S: We write all these things about old times, history, mythology and nature and so on. It would be easy perhaps to conclude about us that we are some nationalists or national romantics and that we are longing for “the good old days”. However, I think we are not like that. Rather we are melancholy dreaming of places and times that neither of us have ever experienced and perhaps never have existed except in our minds and fantasies. It is a longing, or pining, for something, for sure, but it is a fantasy…
How do you look back at the writing process of the lengthy songs? How do you filter the ideas to keep that momentum alive, because in despite of the length your music is very dynamic…
S: Well, obviously, we have filtered quite much of riffs, chords, beats and song structures. We are really determined when it comes to evaluating the quality of our music. Good enough is not good enough for us if you understand what I mean!? The songs have become quite different from where they started. Usually I have a riff or some chords or V has an idea of what he would like to hear and then we try it. We work on the songs until we feel that they are finished. And that can take a while! I do not doubt that we have worked for more than a year with some of the songs on the album. We rehearse the songs, record them to listen to at home and I try out various ideas for a second, third and fourth guitar and possible other instruments and I start to practise that and record together with the rehearsal recording so that me and V can get a feeling for how the songs will eventually sound. Then V ponders the lyrics and we also evaluate the recordings. Maybe we should play another riff there or use another drum beat or maybe we should add something here or repeat a part in the song for much longer? For instance the song ‘Úrdjupets Svärta’ had a completely different part in the middle section of the song. We liked it but didn’t feel that is was the right thing for Fornhem to use and we just knew we could come up with something more fitting. So instead we worked up a completely new part for the middle section and that proved to be something of a favourite section for many including ourselves.
Can we see nature as a kind of catalyst between ideas and result? In this respect, can you tell a bit more about the environment you grew up in and how it shaped your identity?
S: Well, I was born and raised in a city and I lived most of my life in various cities here in Sweden. But I really like the nature and take walks and hikes and just look at and experience the wonderful nature. However, in a way I think that living in the city and having these longing feelings toward nature maybe creates something special!? I mean, by not being in nature the longing to be in nature makes it possible, for me at least, to create the music, sounds, lyrics and vistas that we make up in Fornhem. If I lived in a cabin in the woods I probably wouldn’t get the impetus to create this kind of music or have such longing feelings for nature and pasts long gone (or totally made up!) Does that make sense? Maybe not… Anyway, I can’t explain it better than that…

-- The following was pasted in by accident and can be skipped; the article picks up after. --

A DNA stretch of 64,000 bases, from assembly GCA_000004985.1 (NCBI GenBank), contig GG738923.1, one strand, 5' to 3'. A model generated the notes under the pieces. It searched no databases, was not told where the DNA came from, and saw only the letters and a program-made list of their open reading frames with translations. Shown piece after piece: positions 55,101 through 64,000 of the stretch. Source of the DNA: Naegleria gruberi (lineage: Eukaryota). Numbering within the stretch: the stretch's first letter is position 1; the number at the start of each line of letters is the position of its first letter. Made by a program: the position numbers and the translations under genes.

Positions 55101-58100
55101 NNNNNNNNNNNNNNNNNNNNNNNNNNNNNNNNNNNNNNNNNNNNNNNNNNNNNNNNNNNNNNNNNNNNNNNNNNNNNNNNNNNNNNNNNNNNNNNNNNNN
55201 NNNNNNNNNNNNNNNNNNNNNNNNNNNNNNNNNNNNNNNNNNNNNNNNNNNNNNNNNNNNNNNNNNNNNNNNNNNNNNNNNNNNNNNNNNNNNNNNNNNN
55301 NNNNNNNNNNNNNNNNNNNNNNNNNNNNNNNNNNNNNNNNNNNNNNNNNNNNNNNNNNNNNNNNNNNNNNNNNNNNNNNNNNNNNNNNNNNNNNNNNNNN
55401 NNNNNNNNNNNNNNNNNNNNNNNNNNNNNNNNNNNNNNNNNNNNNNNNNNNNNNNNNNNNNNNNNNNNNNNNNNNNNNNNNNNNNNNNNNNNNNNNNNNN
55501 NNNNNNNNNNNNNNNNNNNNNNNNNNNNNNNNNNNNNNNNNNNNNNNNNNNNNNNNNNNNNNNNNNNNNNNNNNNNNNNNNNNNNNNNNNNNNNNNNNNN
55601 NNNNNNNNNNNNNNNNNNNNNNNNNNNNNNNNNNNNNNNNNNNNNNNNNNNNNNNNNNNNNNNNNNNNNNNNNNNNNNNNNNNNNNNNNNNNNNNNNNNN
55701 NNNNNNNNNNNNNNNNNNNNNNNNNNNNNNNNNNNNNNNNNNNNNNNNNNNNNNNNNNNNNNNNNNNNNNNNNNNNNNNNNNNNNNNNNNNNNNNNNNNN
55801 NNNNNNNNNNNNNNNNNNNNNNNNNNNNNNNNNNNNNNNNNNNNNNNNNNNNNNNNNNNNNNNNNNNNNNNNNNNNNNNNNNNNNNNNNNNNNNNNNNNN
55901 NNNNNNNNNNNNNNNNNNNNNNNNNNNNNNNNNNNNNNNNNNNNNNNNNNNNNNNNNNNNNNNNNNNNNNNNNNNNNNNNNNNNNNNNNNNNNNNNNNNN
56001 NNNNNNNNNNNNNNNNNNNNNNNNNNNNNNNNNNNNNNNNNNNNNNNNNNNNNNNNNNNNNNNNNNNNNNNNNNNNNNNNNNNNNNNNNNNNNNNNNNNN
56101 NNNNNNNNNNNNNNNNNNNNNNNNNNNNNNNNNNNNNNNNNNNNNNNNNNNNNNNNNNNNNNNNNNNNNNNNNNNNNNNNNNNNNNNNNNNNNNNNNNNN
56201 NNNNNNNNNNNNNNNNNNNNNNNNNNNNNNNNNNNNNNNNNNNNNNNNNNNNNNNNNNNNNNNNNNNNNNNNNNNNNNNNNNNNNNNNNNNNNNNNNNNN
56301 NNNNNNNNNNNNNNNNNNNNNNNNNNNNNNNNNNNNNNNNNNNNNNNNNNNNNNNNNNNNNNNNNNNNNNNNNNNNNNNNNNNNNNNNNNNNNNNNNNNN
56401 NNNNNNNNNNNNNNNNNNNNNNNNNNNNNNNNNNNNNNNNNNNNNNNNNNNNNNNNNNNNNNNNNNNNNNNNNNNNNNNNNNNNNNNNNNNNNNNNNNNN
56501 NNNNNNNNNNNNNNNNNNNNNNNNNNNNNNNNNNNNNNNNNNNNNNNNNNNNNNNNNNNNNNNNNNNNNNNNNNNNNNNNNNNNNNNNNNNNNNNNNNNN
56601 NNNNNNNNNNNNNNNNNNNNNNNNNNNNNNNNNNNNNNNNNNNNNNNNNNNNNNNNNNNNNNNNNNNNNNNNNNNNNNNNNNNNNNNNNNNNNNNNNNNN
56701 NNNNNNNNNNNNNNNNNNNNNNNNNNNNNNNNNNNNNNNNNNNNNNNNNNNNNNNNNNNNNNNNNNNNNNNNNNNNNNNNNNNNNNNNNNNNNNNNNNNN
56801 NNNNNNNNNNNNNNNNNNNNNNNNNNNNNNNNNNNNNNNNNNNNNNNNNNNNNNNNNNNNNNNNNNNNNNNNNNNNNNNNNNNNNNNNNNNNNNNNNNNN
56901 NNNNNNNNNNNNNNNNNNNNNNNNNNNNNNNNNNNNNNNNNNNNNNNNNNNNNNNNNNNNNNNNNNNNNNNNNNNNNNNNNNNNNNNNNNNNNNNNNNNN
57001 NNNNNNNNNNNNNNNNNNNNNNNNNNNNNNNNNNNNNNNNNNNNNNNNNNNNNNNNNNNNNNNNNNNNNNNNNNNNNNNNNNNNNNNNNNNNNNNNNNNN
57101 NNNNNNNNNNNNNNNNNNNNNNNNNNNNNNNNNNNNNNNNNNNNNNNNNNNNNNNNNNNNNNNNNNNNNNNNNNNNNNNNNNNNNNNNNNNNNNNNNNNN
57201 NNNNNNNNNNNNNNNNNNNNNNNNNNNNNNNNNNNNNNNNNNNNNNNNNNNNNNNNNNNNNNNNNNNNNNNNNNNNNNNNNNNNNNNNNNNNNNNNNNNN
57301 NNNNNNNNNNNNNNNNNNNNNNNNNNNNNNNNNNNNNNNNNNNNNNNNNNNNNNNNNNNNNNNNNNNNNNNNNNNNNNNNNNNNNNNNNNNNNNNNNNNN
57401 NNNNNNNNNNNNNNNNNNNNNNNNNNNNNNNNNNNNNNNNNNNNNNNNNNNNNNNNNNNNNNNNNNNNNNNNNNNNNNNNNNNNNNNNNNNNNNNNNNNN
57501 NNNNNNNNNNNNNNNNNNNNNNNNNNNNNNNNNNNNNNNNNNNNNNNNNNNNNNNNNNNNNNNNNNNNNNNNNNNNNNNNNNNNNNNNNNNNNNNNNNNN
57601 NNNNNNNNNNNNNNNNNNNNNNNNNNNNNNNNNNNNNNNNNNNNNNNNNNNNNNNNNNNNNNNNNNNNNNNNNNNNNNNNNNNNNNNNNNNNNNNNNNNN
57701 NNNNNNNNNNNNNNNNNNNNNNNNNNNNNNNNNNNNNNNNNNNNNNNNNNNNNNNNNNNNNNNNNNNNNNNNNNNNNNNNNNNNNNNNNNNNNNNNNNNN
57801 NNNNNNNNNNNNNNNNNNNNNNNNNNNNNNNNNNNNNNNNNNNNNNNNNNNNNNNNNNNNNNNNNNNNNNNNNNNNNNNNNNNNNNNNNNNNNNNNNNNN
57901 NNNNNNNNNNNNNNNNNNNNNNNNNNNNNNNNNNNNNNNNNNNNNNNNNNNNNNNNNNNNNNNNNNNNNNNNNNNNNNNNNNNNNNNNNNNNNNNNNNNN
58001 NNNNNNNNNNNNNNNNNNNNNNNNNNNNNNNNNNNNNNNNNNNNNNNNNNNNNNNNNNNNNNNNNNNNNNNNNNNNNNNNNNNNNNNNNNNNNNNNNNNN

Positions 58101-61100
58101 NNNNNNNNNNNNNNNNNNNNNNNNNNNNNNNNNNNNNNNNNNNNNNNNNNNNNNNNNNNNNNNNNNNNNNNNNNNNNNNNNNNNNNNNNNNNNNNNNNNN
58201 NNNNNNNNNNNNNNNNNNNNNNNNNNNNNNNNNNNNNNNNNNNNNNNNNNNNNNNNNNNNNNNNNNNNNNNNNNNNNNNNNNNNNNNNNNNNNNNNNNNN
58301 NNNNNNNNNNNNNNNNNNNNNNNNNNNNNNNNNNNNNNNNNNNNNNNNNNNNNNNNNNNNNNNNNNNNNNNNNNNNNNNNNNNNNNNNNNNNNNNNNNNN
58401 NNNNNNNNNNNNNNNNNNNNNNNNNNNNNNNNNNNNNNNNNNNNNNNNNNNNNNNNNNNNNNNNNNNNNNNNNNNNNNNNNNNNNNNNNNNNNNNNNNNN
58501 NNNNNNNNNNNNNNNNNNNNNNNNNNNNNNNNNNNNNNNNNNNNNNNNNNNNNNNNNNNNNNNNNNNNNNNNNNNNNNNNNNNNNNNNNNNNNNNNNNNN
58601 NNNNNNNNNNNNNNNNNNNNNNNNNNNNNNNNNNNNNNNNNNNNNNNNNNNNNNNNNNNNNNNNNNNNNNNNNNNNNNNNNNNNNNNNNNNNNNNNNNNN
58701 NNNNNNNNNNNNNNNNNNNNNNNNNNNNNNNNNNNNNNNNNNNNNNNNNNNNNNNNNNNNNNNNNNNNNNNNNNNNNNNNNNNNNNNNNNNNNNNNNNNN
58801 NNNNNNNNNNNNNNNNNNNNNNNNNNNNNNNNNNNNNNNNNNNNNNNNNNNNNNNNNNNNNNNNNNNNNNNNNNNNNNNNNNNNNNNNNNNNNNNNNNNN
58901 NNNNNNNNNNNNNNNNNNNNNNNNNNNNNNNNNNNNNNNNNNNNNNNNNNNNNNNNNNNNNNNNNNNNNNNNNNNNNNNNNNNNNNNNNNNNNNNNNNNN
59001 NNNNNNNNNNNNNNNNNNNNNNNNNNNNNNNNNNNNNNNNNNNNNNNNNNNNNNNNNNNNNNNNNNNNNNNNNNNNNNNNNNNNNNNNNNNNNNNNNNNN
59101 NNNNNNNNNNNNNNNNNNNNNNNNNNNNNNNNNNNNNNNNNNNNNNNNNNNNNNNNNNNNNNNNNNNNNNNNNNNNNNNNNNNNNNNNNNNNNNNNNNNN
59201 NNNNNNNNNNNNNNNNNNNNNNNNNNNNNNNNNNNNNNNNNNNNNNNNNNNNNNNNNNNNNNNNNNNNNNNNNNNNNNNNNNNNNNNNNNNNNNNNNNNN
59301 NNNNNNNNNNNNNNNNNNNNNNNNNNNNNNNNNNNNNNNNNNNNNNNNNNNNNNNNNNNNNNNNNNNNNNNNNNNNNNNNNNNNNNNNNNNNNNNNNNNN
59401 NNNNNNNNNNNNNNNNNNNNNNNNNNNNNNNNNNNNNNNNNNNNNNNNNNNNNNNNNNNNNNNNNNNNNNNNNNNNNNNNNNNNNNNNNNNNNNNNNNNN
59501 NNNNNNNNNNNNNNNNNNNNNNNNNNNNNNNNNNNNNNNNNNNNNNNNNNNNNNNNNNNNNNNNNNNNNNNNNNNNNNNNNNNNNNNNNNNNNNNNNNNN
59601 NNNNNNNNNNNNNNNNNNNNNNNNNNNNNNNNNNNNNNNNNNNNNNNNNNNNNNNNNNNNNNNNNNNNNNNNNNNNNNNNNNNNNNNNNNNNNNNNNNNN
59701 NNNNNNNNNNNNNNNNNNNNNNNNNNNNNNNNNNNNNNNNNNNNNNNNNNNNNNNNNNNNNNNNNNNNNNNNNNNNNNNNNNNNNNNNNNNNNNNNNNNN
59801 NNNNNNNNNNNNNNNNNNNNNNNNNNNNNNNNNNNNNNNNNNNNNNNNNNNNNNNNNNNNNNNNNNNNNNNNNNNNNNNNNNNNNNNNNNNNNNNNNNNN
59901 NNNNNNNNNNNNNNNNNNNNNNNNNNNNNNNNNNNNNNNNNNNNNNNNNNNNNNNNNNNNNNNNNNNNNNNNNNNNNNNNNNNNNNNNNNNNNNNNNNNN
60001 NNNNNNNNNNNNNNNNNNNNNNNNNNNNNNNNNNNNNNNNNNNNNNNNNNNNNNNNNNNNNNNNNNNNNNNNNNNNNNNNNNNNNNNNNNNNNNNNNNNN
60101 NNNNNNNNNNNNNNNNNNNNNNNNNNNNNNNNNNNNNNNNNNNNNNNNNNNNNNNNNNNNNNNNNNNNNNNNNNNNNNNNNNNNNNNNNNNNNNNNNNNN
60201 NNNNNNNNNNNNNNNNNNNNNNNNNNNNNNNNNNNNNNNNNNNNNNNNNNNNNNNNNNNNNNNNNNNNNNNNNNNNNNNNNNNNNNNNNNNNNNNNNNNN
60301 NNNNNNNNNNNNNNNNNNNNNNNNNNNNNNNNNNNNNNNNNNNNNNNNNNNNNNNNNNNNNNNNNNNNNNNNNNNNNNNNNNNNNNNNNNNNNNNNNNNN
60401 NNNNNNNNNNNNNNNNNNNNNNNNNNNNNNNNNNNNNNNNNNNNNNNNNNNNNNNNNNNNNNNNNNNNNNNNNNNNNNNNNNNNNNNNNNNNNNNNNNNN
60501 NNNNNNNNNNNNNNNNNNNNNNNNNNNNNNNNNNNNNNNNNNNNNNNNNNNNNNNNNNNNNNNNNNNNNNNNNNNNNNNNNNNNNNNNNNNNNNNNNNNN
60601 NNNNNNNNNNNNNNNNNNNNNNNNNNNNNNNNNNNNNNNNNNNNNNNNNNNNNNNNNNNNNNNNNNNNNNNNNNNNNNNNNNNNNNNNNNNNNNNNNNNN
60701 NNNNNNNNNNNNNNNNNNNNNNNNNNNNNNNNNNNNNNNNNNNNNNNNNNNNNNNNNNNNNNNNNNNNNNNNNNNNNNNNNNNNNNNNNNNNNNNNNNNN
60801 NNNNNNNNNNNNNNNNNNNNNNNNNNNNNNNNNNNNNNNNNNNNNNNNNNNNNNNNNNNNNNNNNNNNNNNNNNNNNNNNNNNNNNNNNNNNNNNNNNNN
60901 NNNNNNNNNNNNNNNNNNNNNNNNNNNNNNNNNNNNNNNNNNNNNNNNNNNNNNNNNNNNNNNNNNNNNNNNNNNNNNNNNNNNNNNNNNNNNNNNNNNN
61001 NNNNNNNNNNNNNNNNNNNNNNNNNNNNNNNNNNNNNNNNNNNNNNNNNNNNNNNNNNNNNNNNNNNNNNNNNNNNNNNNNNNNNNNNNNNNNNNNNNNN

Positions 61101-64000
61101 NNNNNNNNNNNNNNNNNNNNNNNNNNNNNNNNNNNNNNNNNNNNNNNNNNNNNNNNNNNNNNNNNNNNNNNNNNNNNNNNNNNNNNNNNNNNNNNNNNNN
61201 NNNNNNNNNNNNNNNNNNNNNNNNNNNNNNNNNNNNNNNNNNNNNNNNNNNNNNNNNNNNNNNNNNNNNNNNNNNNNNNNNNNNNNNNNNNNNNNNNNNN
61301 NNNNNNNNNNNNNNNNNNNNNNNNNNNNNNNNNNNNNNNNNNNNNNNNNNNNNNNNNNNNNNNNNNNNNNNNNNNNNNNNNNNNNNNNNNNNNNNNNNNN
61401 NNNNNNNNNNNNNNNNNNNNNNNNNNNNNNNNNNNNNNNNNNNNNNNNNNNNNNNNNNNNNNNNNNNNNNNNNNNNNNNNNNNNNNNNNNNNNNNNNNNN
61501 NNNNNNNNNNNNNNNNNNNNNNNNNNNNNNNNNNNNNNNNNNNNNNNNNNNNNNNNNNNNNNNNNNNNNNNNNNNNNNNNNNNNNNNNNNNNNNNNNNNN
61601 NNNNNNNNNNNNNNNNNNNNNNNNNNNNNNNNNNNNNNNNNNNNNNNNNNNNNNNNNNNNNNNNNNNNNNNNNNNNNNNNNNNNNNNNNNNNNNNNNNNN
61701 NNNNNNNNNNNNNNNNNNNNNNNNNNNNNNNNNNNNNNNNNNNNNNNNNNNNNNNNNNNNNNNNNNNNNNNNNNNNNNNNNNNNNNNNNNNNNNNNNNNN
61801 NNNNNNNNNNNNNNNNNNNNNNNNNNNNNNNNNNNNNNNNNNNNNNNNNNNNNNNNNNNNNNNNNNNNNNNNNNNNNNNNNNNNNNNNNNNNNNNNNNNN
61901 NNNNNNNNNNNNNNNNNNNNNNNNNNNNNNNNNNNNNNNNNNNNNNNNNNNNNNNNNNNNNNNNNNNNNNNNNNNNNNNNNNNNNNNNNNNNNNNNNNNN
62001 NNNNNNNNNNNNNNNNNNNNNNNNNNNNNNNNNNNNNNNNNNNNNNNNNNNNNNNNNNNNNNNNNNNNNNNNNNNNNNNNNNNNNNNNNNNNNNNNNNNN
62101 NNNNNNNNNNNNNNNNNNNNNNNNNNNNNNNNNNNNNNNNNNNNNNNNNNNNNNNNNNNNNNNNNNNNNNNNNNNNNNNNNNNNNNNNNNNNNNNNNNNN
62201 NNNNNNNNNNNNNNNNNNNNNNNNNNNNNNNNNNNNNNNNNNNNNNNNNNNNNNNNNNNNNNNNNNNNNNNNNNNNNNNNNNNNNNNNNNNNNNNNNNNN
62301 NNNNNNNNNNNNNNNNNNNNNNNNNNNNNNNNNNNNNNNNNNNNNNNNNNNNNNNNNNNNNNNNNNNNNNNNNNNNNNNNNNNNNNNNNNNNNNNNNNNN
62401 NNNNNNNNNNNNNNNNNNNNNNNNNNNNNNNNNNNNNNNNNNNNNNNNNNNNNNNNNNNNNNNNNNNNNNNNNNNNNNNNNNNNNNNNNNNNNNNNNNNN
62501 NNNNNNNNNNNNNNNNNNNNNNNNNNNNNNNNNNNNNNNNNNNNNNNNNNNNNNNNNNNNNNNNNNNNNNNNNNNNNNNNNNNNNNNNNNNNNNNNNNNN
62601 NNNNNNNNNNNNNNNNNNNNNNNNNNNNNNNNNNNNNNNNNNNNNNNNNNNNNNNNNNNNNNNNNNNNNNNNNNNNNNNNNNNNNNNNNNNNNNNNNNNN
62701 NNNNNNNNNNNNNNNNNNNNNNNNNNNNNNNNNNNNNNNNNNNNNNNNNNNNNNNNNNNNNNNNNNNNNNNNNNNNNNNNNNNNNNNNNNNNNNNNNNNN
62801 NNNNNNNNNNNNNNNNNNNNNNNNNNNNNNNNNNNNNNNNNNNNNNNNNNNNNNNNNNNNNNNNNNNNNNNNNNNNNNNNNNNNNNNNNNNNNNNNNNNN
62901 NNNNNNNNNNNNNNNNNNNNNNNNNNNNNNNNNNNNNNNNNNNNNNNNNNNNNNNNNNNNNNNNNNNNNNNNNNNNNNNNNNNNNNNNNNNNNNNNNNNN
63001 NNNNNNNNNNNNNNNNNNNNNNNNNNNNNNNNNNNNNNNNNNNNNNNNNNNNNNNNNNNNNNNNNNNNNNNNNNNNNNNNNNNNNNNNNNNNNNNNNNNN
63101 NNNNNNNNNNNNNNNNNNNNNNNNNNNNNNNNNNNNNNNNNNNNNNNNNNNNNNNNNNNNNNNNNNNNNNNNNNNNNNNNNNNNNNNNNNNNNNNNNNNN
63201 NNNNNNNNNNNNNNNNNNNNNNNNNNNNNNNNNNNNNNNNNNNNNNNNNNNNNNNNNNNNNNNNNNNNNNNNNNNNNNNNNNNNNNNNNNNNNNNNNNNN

V: I grew up in a small town right by the sea. I´ve spent much of my time in the archipelago and in the nature surrounding this small town. When I was young and felt that one can conjure up the experiences I got from being close to nature (by discovering Bathory´s Nordland albums for example) a craving of creating music was born. Needless to say, it took many years before a result of this craving was realised, but I now feel that with this album I fulfilled myself in some way.
Folk influences pop up in the quieter moments, but not the cheerful jolly variant. Can you tell how you see this folk vibe personally?
S: I hate cheerful music in general and especially cheerful folk music! We can absolutely not have any happy music in Fornhem. That’s not what we are about. Sad, atmospheric, darkly emotional folk music is perfect for us. I like those mournful sad little melodies that come from loss or longing or heartache and so on. I would say that folk music is integrated everywhere in the music not just the quiet parts. Basically, folk music can be played on any instrument I think and the main reason we are using folky sounding instruments like horn, acoustic guitar, mandola and psaltery is to create dynamics in the songs and in sound. I think it sounds good to incorporate instruments that are not noisy in this type of music since it creates not only the dynamics that I’ve mentioned but also the lineage from the times of old.
What struck me: not only black metal is your guidance, but also classic rock elements, surely audible in bass playing in the title track for instance. Can you tell a bit more about this segment in your music?
S: I think that the classic rock influence is more of a hidden aspect of our music. For me personally, I grew up on the music from the late 60’s and early 70’s because of my parents. You could say it’s in my blood and I think it automatically influences the way I play guitar and the way I think about music. That being said; all types of music are connected and all metal stems from the core of blues-based hardrock so such an influence is only natural, I think. Sometimes that simple truth about music and metal is forgotten or over looked… By the way, the ultimate minimalistic band is AC/DC, am I not right!?